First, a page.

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Sacred Games Review: Nawazuddin Siddiqui-Saif Ali Khan's Show Totally Grips You from Start to Finish

The dark tale, co-directed by two of India’s finest talents Anurag Kashyap and Vikramaditya Motwane, perfectly captures the grim, gritty, glamorous and unstable Bombay of the 1990s.

Shrishti Negi | News18.com

Updated:July 6, 2018, 10:29 AM IST
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Sacred Games Review: Nawazuddin Siddiqui-Saif Ali Khan's Show Totally Grips You from Start to Finish
The dark tale, co-directed by two of India’s finest talents Anurag Kashyap and Vikramaditya Motwane, perfectly captures the grim, gritty, glamorous and unstable Bombay of the 1990s.
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There’s a reason why everybody’s been talking about Sacred Games for the past several days. Based on Vikram Chandra’s 2006 928-page thriller of the same name, Netflix's first Indian original series is the latest addition to the long list of projects based on crime-ridden Bombay of the 1990s. And, it’s extremely audacious and gorgeously shot.

Starring Nawazuddin Siddiqui as Ganesh Eknath Gaitonde, Saif Ali Khan as Sartaj Singh and Radhika Apte as Anjali Mathur, Sacred Games takes a closelook at the city of dreams during its bloodiest communal riots, in the wake of the Babri Masjid demolition in December 1992.

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Singh, a middle-aged Sikh inspector, is dealing with a confidence crisis as the only criminal he has ever caught is Sonu, a pickpocket. His continual attempts to stay as honest as he can in the endemically corrupt system are making things difficult for him in the force. Gaitonde, on the other hand, is a notorious gangster and the one orchestrating all the “games”.

Their paths cross when an anonymous tip leads Singh to Gaitonde's hideout in Kailashpada. While Singh figures out how to break in, Gaitonde watches him through a surveillance camera installed outside his bunker and talks to him over an intercom, telling him the story of his rise from a petty thug to being one of India’s most wanted gangsters and that the officer has only 25 days to save Mumbai. Elsewhere, R&AW agent Anjali Mathur is trying her best to tap their conversation.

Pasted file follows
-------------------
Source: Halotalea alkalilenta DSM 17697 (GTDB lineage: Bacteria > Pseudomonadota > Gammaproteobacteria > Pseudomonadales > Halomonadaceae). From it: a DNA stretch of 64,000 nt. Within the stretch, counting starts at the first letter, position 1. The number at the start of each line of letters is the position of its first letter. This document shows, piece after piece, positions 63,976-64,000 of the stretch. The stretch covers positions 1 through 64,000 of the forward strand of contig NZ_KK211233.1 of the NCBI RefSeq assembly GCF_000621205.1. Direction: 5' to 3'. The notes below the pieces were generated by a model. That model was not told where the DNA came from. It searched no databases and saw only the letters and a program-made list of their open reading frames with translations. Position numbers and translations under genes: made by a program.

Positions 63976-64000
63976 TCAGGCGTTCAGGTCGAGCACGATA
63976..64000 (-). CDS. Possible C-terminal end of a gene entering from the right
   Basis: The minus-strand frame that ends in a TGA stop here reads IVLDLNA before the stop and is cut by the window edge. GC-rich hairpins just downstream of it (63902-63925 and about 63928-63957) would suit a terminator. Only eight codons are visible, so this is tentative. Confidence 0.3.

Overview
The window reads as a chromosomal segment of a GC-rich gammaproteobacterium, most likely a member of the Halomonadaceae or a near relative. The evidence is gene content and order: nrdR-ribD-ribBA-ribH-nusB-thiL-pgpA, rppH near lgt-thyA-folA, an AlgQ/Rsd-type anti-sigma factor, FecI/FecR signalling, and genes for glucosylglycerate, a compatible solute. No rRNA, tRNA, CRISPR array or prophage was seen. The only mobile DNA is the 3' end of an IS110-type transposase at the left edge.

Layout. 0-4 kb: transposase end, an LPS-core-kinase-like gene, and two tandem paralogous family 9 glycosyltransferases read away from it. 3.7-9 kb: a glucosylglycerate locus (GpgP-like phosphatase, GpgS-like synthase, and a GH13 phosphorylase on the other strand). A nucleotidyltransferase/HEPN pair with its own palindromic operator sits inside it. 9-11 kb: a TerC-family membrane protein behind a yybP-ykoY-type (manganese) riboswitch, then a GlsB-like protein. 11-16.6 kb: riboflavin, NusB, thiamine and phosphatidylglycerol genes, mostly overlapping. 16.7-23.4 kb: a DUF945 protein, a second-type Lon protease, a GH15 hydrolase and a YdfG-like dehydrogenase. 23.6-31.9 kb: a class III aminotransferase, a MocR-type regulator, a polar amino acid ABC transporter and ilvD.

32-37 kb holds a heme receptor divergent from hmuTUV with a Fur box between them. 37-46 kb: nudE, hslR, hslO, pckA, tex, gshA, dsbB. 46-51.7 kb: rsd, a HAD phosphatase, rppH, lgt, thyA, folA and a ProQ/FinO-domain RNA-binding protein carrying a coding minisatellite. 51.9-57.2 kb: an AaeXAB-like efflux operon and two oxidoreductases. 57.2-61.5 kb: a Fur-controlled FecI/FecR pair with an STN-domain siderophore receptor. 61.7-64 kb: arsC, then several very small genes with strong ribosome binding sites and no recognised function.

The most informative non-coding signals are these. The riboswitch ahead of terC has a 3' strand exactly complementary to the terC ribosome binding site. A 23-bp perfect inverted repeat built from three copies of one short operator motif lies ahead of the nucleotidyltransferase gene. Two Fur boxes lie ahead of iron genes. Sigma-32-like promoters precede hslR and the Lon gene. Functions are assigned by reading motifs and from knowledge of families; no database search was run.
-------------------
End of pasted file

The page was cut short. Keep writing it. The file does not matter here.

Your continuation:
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The dark tale, co-directed by two of India’s finest talents, Anurag Kashyap and Vikramaditya Motwane, perfectly captures the grim, gritty, glamorous and unstable Bombay of the 1990s. The show begins as it means to go on - violent, with a stream of expletives and fast paced. Kashyap brilliantly directs the flashback parts wherein Gaitonde slowly climbs the mafia ladder along with his friends. It’s basically fully peppered with “The Kashyap” treatment. With a short, thrilling soundtrack, scenes of building tension, how politics is rotting the roots of democracy, gruesome violence and of course, a lot of cuss words.

Nawazuddin Siddiqui as Gaitonde depicts the sudden shifts between being “helpless” and “devil” with an aplomb. Without ever knowing what kind of person the real Gaitonde was, this on-screen portrayal of him by Siddiqui certainly feels authentic.

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The parts directed by Motwane, and featuring Khan, are just as impactful as the scenes helmed by Kashyap. However, watching Khan sporting a turban and hurling incessant abuses takes a little time to get used to, which gives Siddiqui’s Gaitonde an edge over his character of Singh. Khan satisfyingly picks up the pace as the show progresses, though.

Writers Varun Grover, Smita Singh and Vasant Nath have craftily constructed the literal potboiler into an intriguing series. Anish John’s cracking soundtrack seeps into and gives a hint of how to interpret the theme.

In addition, raw dialogues and the noteworthy attention to the smaller parts that complement the driving threads of the lead characters make this show one of the most satisfying watches of this year. Sacred Games is truly an unrelenting portrayal of Mumbai mob life, with a pilot that stands shoulder to shoulder with the other works of both Kashyap and Motwane. The show, however, may require some patience while the complexities of the plot and the characters are developed. That being said, believe the hype, because you won't be disappointed!


Watch the trailer here:

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